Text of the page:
Environmental Science Division (EVS)a Division of Argonne National Laboratory
Predictive environmental understanding

High-Resolution Historical and Future Assessments of U.S. Wildfire Potentials

Tuesday, July 30, 2019

Emily Brown
Centre College, Danville, KY
Emily Brown is a Science Undergraduate Laboratory Internship (SULI) student working in EVS, mentored by Dr. Yan Feng and Dr. Jiali Wang
Tuesday, July 30, 2019
3:00 P.M. – 4:00 P.M.
Argonne National Laboratory
Building 240
Room 4301

Recent extreme wildfire seasons in the western U.S. have caused severe disruptions in utility infrastructure, and led to substantial economic costs and social stresses. There is a great concern that a new climatic equilibrium will result in a long-term increase in the frequency of wildfires.

In this research, one of the most commonly used fire indices (Keetch-Byram Drought Index, KBDI) was calculated to establish a scientific approach to assessing future potential fire activity under climate change. First, the KBDI for the contiguous United States was calculated using high resolution (4-km), high quality observation data (Parameter elevation Regression on Independent Slopes Model, PRISM) for the last 40 years (1978-2017). This dataset demonstrates geographical and seasonal variations in the estimated fire danger potential based on the weather conditions over the U.S.; then the KBDI from the high resolution Weather Research and Forecast (WRF) model is calculated for both historical and future time periods. The WRF-based KBDI shows similar spatial distributions and temporal trends compared with the PRISM-based KBDI but underestimates the fire indices over the low fire risk regions and seasons.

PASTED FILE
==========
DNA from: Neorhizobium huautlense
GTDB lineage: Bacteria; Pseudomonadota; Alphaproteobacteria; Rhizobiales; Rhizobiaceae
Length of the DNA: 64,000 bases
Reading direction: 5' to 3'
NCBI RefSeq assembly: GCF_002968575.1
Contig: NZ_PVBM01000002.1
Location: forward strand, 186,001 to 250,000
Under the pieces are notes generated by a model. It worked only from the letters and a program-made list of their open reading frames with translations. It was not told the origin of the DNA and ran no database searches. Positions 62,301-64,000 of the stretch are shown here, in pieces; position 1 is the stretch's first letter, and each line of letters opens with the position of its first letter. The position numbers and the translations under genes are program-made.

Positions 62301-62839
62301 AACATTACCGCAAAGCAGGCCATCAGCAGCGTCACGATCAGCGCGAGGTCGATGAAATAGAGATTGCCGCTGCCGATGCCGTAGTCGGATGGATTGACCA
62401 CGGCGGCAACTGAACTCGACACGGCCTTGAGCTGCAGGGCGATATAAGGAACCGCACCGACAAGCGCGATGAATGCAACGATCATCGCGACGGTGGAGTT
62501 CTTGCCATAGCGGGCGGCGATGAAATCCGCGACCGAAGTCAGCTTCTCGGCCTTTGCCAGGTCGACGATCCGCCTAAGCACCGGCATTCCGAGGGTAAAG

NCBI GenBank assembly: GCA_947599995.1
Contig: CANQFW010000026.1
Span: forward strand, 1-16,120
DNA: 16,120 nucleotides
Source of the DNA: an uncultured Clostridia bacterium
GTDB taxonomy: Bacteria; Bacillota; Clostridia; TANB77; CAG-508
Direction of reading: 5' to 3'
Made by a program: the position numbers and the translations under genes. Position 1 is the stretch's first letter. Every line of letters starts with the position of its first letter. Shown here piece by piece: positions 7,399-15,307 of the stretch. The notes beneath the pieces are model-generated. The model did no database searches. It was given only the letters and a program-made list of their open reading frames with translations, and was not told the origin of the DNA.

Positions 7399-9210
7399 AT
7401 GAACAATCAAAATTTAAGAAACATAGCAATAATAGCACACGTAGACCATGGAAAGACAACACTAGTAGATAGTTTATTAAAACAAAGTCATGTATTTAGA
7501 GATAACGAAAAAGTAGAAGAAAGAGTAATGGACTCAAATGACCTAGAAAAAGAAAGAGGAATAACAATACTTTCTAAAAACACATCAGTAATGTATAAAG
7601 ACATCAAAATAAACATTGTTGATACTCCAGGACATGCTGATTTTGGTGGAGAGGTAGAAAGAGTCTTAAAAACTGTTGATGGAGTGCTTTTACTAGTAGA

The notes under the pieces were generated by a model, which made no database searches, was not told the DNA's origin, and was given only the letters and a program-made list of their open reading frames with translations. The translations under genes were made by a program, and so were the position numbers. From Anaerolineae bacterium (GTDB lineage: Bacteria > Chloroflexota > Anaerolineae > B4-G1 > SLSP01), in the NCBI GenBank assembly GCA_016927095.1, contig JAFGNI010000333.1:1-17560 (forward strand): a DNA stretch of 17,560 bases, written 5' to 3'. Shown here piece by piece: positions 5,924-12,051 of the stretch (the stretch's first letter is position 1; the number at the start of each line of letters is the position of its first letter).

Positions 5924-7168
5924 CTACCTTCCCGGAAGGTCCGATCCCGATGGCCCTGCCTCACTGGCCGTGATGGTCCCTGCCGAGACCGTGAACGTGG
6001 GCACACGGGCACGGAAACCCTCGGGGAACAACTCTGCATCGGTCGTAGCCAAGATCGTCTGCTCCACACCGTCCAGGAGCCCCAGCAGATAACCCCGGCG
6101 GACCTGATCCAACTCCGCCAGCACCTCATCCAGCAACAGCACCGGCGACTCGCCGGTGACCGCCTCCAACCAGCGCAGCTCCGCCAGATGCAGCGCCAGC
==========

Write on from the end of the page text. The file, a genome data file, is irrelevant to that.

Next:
Future projections under RCP8.5 show that there is an increase in the number of days with high fire index by the mid and end of 21st century; the time with high fire index is shifting to earlier dates; and the annual peak of fire index is getting larger. Results show that the increase of daily maximum temperature is the major contributor to the increase of KBDI, as opposed to changes in precipitation.

This work was supported in part by the U.S. Department of Energy, Office of Science, Office of Workforce Development for Teachers and Scientists (WDTS) under the Science Undergraduate Laboratory Internship (SULI) program.

Emily Brown
Emily Brown
portrait of Jiali Wang